Base64 is a group of similar binary-to-text encoding schemes that represent binary data in an ASCII string format by translating it into a radix-64 representation.

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base64 – Encoding “base64”


package require Tcl 8.2
package require Trf 2.1p2
base64 options… data


The command base64 is one of several data encodings provided by the
package trf. See trf-intro for an overview of the whole package.

This encoding transforms every block of three bytes into a block of
four bytes, each of which is printable, i.e. 7bit ASCII. This implies
that the result is valid UTF-8 too. The command uses essentially the
same algorithm as for uuencode, except for a different mapping from
6-bit fragments to printable bytes.

base64 options… data

-mode encode|decode

This option has to be present and is always understood by
the encoding.

For immediate mode the argument value specifies the oper-
ation to use. For an attached encoding it specifies the
operation to use for writing. Reading will automatically
use the reverse operation. See section IMMEDIATE versus
ATTACHED for explanations of these two terms.

Beyond the argument values listed above all unique abbre-
viations are recognized too.

Encode converts from arbitrary (most likely binary) data
into the described representation, decode does the
reverse .

-attach channel

The presence/absence of this option determines the main
operation mode of the transformation.

If present the transformation will be stacked onto the
channel whose handle was given to the option and run in
attached mode. More about this in section IMMEDIATE ver-

If the option is absent the transformation is used in
immediate mode and the options listed below are recog-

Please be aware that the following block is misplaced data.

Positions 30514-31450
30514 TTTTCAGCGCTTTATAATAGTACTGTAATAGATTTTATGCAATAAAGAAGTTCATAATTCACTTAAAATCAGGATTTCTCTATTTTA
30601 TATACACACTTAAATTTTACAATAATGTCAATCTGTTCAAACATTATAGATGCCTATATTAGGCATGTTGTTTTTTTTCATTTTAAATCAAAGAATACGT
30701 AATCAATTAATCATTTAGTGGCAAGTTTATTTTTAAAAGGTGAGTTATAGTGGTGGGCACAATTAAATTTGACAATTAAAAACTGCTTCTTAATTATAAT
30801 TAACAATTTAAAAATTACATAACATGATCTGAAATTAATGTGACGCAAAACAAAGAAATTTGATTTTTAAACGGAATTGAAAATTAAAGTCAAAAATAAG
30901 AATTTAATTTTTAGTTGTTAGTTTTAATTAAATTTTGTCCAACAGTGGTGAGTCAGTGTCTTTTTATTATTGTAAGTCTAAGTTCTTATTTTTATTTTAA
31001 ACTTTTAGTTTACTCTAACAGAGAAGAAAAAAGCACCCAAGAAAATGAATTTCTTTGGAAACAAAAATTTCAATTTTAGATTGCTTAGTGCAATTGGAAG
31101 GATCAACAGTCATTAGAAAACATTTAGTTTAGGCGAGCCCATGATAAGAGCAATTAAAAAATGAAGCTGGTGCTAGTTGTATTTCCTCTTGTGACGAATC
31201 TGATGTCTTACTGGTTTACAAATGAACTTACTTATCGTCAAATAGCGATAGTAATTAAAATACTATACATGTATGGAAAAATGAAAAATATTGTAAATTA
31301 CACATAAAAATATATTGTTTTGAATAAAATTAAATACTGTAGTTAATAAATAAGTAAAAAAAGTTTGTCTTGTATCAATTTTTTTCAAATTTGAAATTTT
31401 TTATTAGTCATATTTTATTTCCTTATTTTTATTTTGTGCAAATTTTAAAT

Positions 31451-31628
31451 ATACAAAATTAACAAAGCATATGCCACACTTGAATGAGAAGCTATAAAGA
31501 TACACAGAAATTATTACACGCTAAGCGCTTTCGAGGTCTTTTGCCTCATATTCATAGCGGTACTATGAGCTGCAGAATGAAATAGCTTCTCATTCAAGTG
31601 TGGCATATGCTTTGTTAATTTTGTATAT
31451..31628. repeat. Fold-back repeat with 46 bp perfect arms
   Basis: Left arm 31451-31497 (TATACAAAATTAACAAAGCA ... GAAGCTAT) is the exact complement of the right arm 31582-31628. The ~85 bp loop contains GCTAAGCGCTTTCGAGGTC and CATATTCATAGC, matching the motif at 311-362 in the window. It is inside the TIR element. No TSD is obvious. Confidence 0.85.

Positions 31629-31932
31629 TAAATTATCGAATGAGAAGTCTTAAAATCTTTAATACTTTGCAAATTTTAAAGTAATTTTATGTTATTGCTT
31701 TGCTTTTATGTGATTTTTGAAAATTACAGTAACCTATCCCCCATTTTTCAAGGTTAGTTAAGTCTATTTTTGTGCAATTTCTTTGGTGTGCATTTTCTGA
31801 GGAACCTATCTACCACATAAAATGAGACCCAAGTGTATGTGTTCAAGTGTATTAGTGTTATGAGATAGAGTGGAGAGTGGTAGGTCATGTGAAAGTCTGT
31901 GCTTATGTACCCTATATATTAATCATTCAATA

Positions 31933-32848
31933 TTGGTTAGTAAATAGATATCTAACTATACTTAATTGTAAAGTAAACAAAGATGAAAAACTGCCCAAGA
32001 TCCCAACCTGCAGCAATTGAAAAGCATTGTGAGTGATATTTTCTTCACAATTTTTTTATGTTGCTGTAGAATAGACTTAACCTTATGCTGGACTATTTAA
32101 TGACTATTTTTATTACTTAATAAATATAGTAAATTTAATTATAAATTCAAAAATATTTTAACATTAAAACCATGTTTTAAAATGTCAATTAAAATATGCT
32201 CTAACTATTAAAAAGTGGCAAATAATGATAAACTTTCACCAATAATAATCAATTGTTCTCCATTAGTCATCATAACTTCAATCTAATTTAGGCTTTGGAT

nized. More about this in section IMMEDIATE versus

-in channel

This options is legal if and only if the transformation
is used in immediate mode. It provides the handle of the
channel the data to transform has to be read from.

If the transformation is in immediate mode and this
option is absent the data to transform is expected as the
last argument to the transformation.

-out channel

This options is legal if and only if the transformation
is used in immediate mode. It provides the handle of the
channel the generated transformation result is written

If the transformation is in immediate mode and this
option is absent the generated data is returned as the
result of the command itself.


[1] The encoding is equivalent to PGP’s ASCII armor and was also
accepted as one of the MIME encodings for encapsulation of
binary data. See RFC 2045 for details and the specification of
this encoding.

[2] The encoding buffers 2 bytes.


The transformation distinguishes between two main ways of using it.
These are the immediate and attached operation modes.

For the attached mode the option -attach is used to associate the
transformation with an existing channel. During the execution of the
command no transformation is performed, instead the channel is changed
in such a way, that from then on all data written to or read from it
passes through the transformation and is modified by it according to
the definition above. This attachment can be revoked by executing the
command unstack for the chosen channel. This is the only way to do this
at the Tcl level.

In the second mode, which can be detected by the absence of option
-attach, the transformation immediately takes data from either its com-
mandline or a channel, transforms it, and returns the result either as
result of the command, or writes it into a channel. The mode is named
after the immediate nature of its execution.

Where the data is taken from, and delivered to, is governed by the
presence and absence of the options -in and -out. It should be noted
that this ability to immediately read from and/or write to a channel is
an historic artifact which was introduced at the beginning of Trf’s
life when Tcl version 7.6 was current as this and earlier versions have
trouble to deal with \0 characters embedded into either input or out-


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